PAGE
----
“Broken City” is an evocative and over-ambitious title for a so-so political potboiler that wants to be a gritty, expansive epic of moral and urban decay. A mayor’s re-election bid collides with an ex-cop’s quest for redemption in director Allen Hughes’ competent but juiceless New York melodrama, an unpersuasive marriage of head-slamming action and middling civic intrigue that treats issues like gay rights and public housing as red herrings rather than actual talking points. Despite a prestige cast led by Mark Wahlberg and Russell Crowe, Fox’s mid-January release probably won’t grab the rather serious-minded mainstream contingent it’s courting.
Not without its weighty aspirations, Brian Tucker’s first-produced screenplay nonetheless seems to have just missed its moment with its tale of a contentious election season pitting government cronyism against working-class concerns. Still, a pre-November rollout wouldn’t have necessarily breathed fresh life into a story that offers a rather too glib and dramatically tidy peek inside the corridors of power.
Although it reps the first solo helming effort by one of the Hughes Brothers, “Broken City” feels of a piece with the sibling helmers’ past studies of violent crime and other social ills. A portentous, slow-panning opening shot establishes Billy Taggart (Wahlberg) as one of New York’s not-so-finest, having gunned down a gang member allegedly in self-defense. Billy doesn’t go to trial but his indiscretion gets him thrown off the force, a politically expedient decision made by Mayor Hostetler (Crowe) and NYPD Commissioner Fairbanks (Jeffrey Wright) in one of several closed-door meetings.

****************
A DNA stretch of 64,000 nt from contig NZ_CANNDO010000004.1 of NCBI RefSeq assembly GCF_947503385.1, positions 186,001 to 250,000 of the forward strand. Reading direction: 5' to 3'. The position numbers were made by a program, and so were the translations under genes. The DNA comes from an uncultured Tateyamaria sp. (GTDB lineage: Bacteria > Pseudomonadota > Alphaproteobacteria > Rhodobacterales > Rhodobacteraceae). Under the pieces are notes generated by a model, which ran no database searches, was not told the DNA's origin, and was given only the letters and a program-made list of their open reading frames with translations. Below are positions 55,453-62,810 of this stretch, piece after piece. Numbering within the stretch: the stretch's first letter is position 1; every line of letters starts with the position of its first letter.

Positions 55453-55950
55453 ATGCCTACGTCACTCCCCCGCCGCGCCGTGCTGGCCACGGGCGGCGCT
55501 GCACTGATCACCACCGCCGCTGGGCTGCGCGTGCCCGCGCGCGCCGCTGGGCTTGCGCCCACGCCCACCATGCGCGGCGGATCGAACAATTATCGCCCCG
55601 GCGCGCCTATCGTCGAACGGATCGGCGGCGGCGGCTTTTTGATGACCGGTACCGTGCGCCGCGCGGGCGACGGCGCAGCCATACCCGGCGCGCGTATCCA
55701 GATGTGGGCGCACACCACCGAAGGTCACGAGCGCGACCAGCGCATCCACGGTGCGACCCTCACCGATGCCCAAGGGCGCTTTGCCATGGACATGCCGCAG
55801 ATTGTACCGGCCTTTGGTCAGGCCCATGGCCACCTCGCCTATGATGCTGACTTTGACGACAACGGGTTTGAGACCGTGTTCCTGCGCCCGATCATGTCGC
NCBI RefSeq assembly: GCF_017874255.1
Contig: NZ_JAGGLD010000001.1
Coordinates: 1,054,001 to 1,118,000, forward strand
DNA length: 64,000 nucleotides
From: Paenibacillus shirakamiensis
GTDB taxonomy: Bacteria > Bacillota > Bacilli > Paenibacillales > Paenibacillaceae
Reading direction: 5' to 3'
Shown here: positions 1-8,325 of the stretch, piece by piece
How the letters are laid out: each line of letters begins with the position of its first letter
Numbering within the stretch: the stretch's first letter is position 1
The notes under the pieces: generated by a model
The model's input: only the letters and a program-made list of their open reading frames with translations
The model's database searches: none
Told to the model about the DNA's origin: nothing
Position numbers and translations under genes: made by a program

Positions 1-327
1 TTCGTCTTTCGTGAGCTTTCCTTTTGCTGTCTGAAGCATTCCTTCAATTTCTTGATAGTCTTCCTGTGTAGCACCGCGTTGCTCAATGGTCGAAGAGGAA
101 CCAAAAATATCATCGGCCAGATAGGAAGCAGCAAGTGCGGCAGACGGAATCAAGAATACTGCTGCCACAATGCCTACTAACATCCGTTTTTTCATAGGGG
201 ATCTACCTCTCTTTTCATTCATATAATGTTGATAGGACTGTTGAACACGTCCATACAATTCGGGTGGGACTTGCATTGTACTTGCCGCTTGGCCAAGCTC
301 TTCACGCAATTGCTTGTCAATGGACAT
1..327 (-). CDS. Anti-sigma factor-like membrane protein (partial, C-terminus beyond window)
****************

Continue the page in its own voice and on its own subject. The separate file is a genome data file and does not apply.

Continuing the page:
Seven years later, Billy is barely getting by as a private investigator until he receives a call from Hostetler, offering $50,000 in exchange for evidence that his wife, Cathleen (Catherine Zeta-Jones), is having an affair. Billy’s snooping leads him to conclude that Cathleen’s lover is none other than Paul Andrews (Kyle Chandler), campaign manager for Jack Valliant (Barry Pepper), a city councilman hoping to unseat Hostetler in the upcoming mayoral race. Naturally, this revelation is far too juicy and preposterous to be the whole story, and Billy turns out to be the mayor’s unwitting pawn in a vast, painful conspiracy centered around a multibillion-dollar deal to level a public housing project.
As various secrets spill out and bodies begin to surface, the detective joins the crusade to take down Hostetler and, in the process, settle an old score. Yet by the time the script gets around to bringing Billy’s dark history into play, it feels like a gimmicky narrative trump card rather than an organically developed aspect of the character. Wahlberg’s Billy is a recovering alcoholic and maybe a cold-blooded killer, but really, he’s just a blank slab of muscle the movie needs to drive the momentum forward, someone to engage in high-speed pursuits, attack guys with baseball bats and generally keep audiences from nodding off during the talkier stretches.
Still, even when the script merely skims the surface of the political agenda items it raises, its crisp dialogue often shows a measure of rhetorical force, particularly in a fiery, over-the-top debate between Pepper’s challenger and Crowe’s incumbent. Rattling off streams of cynical, condescending language in a sturdy enough Queens accent, Crowe lends the megalomaniacal mayor a certain plain-spoken, epithet-strewn eloquence, while Wright, Chandler and Zeta-Jones are effective enough in roles that don’t require them to do much more than embody a certain type.
Of the ensemble’s lesser-known names, Alona Tal achieves a modestly snappy rapport with Wahlberg as Billy’s girl Friday, while Natalie Martinez, as the detective’s aspiring-actress wife, socks over two potent scenes that have no direct connection to the plot and are all the more intriguing for it.
Supplementing Gotham locations with New Orleans exteriors, the picture achieves a reasonable visual facsimile of its intended setting, ably captured in Ben Seresin’s widescreen lensing and Tom Duffield’s sometimes pretty, sometimes gritty production design. Other tech elements are pro.